Field of Science

I'm finally testing a hfq mutant

The RA's gone off on a short but well-earned trip to the sun, and before she left she made the H. influenzae hfq knockout I've been waiting for.  So yesterday, after clicking 'Submit' on our NSERC grant proposal, I did competence time courses of wildtype cells and the mutant, hoping to see a difference in transformation frequencies (preferably a decrease).

You can read all the background in this post from last March.  And here's a hexameric structure for Hfq (from Wikipedia):

The colonies are still too tiny to count, but it looks like the transformation frequency is down about 10-fold in the mutant!

Next step, make some DNA from the mutant so I can introduce the mutation into my hypercompetent mutant backgrounds.

Of HQPs and KM plans

I don't know why this latest round of grant proposal writing sapped my drive to write blog posts.  But the last of the three proposals (to NSERC, Canada's equivalent of NSF) is pretty much done, and I'm turning my mind to doing some experiments.

But first, some NSERC acronyms:

NSERC:  (I have to check every time...)  Canada's Natural Sciences and Engineering Research Council.

HQP:  NSERC is obsessed with training of 'highly qualified personnel'.  Fully one third of the proposal's score is determined by our past production of HQP and our plans for producing HQPs from whatever trainees our successful grant might support.  Both have to be meticulously documented, on penalto of having your proposal dumped in the recycling bin.

KM:  I had to Google this one.  The 'NSERC Tips and Tricks' document kindly provided by our research services people  recommends that our research plan includes comments on open access (for sure!), and follows this with:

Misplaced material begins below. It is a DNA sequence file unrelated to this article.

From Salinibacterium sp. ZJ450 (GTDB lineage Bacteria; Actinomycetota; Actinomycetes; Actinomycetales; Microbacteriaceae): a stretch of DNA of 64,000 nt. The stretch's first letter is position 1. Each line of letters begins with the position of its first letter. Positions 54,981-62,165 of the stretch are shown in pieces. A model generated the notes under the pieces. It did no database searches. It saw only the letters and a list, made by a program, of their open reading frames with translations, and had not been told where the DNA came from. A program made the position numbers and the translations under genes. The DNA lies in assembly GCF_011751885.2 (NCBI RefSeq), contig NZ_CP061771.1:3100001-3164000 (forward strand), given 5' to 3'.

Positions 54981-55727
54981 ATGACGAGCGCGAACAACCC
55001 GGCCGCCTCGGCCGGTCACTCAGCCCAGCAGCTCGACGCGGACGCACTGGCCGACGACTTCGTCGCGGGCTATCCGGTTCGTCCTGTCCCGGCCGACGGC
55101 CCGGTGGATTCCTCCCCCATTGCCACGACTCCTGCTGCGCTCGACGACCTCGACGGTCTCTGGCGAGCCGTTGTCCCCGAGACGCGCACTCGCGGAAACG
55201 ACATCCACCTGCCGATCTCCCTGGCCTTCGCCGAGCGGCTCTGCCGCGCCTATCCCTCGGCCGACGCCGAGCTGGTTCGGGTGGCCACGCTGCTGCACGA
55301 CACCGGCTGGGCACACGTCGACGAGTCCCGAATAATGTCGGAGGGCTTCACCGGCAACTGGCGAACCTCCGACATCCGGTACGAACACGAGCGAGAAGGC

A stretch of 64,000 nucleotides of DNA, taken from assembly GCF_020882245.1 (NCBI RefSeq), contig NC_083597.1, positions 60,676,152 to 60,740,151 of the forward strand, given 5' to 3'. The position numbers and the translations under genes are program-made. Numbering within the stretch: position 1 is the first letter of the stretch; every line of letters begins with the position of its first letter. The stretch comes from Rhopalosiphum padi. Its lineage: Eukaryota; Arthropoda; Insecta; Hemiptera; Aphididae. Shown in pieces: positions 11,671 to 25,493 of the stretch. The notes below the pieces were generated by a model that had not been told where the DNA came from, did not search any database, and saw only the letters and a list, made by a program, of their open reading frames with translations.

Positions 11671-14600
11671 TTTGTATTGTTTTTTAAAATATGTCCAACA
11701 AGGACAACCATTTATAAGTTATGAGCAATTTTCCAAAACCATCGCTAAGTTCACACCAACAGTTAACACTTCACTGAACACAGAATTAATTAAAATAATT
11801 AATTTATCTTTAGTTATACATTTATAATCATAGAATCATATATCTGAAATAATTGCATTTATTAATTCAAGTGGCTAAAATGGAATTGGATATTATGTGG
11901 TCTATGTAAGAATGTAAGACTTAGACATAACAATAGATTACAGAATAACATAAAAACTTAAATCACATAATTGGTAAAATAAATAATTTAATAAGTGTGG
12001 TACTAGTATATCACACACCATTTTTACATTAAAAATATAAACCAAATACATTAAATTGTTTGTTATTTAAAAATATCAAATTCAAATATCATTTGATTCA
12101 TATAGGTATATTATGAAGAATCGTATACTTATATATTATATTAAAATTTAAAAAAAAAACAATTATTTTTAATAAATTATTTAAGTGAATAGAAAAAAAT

If results are appropriate for open dissemination, what is your KM plan? If results are not appropriate, mention why.
Google says that KM is knowledge mobilization (this cracked the post-doc up).  So now my HQP training plan says that "Everyone is encouraged to keep an open research blog, providing both writing experience and knowledge mobilization."

Erudite Journals: Yet another predatory journal strategy

I just got an email invitation to publish in the Erudite Journal of Microbiology and Biodiversity.  This is a group; they list ten other Erudite journals.
Their publication fee is only $300, but they offer a special Language-Editing service for authors.  For $150, they will edit your manuscript's writing (though not the equations), independent of its length, with a turnaround time of one week.  After the editing is done you can decide whether to proceed with the submission. 

At first I wondered whether I might be unfair in treating Erudite Journals as predatory.  Maybe the publishers genuinely want to help researchers from non-English speaking countries publish their work.  However, the Erudite Journal of Microbiology and Biodiversity has no Editor, and its archive has no papers.  Neither does the Erudite Journal of Biotechnology, though it does claim that a first issue is coming soon (hopefully not before they find an Editor).  Neither does the Erudite Journal of Law and Jurisprudence, or most of their other journals.  The Erudite Journal of Business Administration does have an Editor, as do a couple of others, but the Erudite Journal of Social Science Research appears to be edited by a page full of advertisements.